Science + Manga = Architecture
Love of drawing led top S’pore Poly student in design & creative arts to study architecture
This article first appeared in The New Paper on May 22, 2012.
She was five and her brother seven when their father left the family.
Ms Amanda Yeo’s mother, Madam Hoong Bee Huay, a clerk, brought them up single-handedly with help from a church-run student care centre.
Said Madam Hoong, 48: “They were good children; they didn’t give me trouble.
“Amanda was drawing manga when she was in secondary school. So, when she told me she wanted to study architecture in polytechnic, I said okay.
“I didn’t know how useful this subject would be because none of my family members has a background in architecture.”
On Friday, Ms Yeo will be the first Singapore Polytechnic (SP) student to receive the Tan Kay Yong Gold Medal, an award given to the top student in design and creative arts.
“I didn’t set out to win this award, so I’m very happy,” she said.
Ms Yeo told The New Paper that she chose architecture because she wanted a course that combined science and design.
“I was a science student, but I loved drawing, especially manga, so architecture seemed to offer what I wanted,” she said.
Ms Yeo had a grade point average of 3.973 and scored five distinctions and seven As.
The 20-year-old former Siglap Secondary School student is no bookworm.
Keen to explore new cultures and environments, Ms Yeo spent five months in Inner Mongolia from May to September last year on the Green Desert Project.
It is an initiative organised by SP and Asian Journeys, a Singapore-based social enterprise that teaches youths leadership skills.
The trip made her realise that desertification (when fertile lands turn into deserts)affects not only farmers but also city dwellers.
The cause of desertification is overgrazing or deforestation, which leads to soil erosion, leaving an infertile soil layer for growing food.
“If farmers can’t grow their crops, city dwellers won’t get their food,” she said.
Referring to the Green Desert Project, Ms Yeo said: “It was physically demanding work but fun, and environmentally friendly too.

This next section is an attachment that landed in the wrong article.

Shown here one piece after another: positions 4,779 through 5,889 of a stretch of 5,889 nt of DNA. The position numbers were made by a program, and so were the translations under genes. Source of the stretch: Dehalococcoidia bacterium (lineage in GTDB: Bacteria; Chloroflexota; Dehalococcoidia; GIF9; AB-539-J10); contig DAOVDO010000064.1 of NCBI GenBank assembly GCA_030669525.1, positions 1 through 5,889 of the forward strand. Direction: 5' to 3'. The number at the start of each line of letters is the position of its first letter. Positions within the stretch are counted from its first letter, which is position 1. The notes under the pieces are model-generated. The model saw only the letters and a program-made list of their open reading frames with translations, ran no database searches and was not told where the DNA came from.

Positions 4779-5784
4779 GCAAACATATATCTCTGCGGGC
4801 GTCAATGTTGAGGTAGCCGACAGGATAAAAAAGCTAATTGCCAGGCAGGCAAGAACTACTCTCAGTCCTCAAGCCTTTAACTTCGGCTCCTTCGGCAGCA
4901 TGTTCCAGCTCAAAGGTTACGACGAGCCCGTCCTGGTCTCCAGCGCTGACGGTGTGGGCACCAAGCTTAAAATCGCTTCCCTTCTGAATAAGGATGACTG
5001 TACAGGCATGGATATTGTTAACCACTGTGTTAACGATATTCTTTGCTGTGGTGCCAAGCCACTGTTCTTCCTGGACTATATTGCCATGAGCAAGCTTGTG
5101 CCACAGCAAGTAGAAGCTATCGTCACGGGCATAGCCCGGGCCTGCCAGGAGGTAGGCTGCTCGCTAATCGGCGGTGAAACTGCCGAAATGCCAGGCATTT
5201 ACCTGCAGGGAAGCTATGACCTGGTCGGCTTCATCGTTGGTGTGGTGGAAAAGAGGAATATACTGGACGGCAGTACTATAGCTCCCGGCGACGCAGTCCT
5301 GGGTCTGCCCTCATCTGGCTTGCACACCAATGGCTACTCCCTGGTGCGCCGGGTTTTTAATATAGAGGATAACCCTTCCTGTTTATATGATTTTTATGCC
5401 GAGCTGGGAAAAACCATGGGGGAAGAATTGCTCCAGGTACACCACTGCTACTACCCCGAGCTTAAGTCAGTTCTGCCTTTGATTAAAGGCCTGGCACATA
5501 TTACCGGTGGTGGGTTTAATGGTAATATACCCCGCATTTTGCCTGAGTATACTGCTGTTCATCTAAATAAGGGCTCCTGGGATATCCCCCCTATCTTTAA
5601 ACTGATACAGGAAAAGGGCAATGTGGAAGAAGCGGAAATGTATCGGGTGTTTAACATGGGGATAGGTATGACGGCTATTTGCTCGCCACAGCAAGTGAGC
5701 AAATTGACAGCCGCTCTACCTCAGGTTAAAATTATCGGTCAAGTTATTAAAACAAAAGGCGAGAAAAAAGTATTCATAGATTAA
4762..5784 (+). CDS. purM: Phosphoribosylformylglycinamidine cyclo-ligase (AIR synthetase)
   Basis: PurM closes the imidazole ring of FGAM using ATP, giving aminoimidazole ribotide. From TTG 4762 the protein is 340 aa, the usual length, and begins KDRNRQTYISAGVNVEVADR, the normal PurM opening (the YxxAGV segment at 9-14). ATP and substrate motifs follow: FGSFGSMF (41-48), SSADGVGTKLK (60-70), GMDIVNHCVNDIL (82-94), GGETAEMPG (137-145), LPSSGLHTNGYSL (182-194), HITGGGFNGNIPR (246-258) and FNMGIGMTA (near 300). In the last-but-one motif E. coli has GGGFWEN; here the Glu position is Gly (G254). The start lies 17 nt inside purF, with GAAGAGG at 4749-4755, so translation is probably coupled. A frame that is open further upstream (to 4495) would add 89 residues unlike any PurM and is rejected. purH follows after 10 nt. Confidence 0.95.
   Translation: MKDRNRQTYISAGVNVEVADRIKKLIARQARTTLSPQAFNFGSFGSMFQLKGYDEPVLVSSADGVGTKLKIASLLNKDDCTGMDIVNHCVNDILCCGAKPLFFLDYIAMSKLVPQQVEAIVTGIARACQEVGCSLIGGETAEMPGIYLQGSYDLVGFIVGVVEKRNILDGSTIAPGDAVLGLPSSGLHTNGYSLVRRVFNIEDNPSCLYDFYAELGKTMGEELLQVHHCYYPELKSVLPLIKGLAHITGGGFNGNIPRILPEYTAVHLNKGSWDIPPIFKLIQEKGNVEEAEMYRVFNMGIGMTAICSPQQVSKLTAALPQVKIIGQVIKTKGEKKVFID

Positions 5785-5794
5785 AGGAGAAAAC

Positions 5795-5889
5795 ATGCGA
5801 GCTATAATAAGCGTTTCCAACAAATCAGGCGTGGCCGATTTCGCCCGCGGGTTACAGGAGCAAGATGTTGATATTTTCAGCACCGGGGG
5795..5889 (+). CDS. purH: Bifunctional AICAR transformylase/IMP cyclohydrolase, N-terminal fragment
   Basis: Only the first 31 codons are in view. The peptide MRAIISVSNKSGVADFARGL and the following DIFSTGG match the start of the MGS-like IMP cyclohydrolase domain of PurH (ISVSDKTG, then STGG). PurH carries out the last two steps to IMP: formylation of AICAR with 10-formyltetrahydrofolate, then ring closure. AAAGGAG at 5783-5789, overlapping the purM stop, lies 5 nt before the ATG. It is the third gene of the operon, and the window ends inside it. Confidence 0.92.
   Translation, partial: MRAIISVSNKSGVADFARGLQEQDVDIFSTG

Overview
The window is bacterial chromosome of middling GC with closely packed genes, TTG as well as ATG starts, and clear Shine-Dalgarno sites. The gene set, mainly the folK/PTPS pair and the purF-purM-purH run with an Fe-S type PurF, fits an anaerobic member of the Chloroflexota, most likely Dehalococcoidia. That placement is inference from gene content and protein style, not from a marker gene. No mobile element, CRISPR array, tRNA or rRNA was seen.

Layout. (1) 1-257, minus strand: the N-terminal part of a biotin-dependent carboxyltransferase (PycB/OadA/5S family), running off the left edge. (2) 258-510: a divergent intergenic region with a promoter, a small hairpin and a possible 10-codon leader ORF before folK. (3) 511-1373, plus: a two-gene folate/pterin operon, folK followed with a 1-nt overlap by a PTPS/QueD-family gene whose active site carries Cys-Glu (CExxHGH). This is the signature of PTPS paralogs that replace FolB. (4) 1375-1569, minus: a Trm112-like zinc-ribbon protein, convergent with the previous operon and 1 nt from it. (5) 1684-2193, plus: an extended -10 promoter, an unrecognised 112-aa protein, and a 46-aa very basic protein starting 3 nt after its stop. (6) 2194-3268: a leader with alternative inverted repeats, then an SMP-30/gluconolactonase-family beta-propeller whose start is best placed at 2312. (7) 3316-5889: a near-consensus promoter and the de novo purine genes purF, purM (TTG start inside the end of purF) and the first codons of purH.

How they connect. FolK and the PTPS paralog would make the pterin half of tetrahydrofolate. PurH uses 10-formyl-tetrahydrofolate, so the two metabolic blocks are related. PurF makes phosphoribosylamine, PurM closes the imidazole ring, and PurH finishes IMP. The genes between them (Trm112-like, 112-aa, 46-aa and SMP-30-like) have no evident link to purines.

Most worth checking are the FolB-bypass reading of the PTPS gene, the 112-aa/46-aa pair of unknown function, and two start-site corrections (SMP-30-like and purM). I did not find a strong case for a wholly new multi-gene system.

“During our stay there, there weren’t any flushable toilets, so we had to use the fields. That took some getting used to.”
Her group of about 30 SP students planted 1,133 trees in Duolun, Inner Mongolia, during their five-month stay.
Ms Yeo is so inspired by her community stint in Inner Mongolia that she is collaborating with Asian Journey founder Lawrence Ko on introducing sustainable eco-tourism in a village in Sarawak, dubbed the Sibu Long House project.
The SP Scholar and Model Student Award winner is deeply passionate about using architecture to bring about environment sustainability and admires the work of architects Tadao Ando and Cameron Sinclair.
Ms Yeo said she admires Japanese architect Tadao Ando for his heavy and creative use of natural light as well as his philosophy that architecture should follow the natural forms of the landscape, rather than making it conform to a constructed space or building.
She counts Ando’s Church of the Light as one of her favourite buildings.
She is also inspired by the work of London-born Cameron Sinclair, the founder of Architecture for Humanity, whose many clients live without clean water, adequate food or access to education, or who may be recovering from natural or man-made disasters.
Said Ms Yeo: “I like his Just Build ethos.”
The 1.5m-tall Ms Yeo also does rock climbing, sailing and mixed martial arts.
Ms Yeo has just started her degree in architecture and sustainable design at the Singapore University of Technology and Design. She is on a scholarship from the university.
If all goes well, she will graduate with a master’s in architecture in 2017. She dreams of starting her own architectural firm.
Said Madam Hoong: “I’m very happy for Amanda. She worked very hard and clocked very long hours. Her effort has paid off.”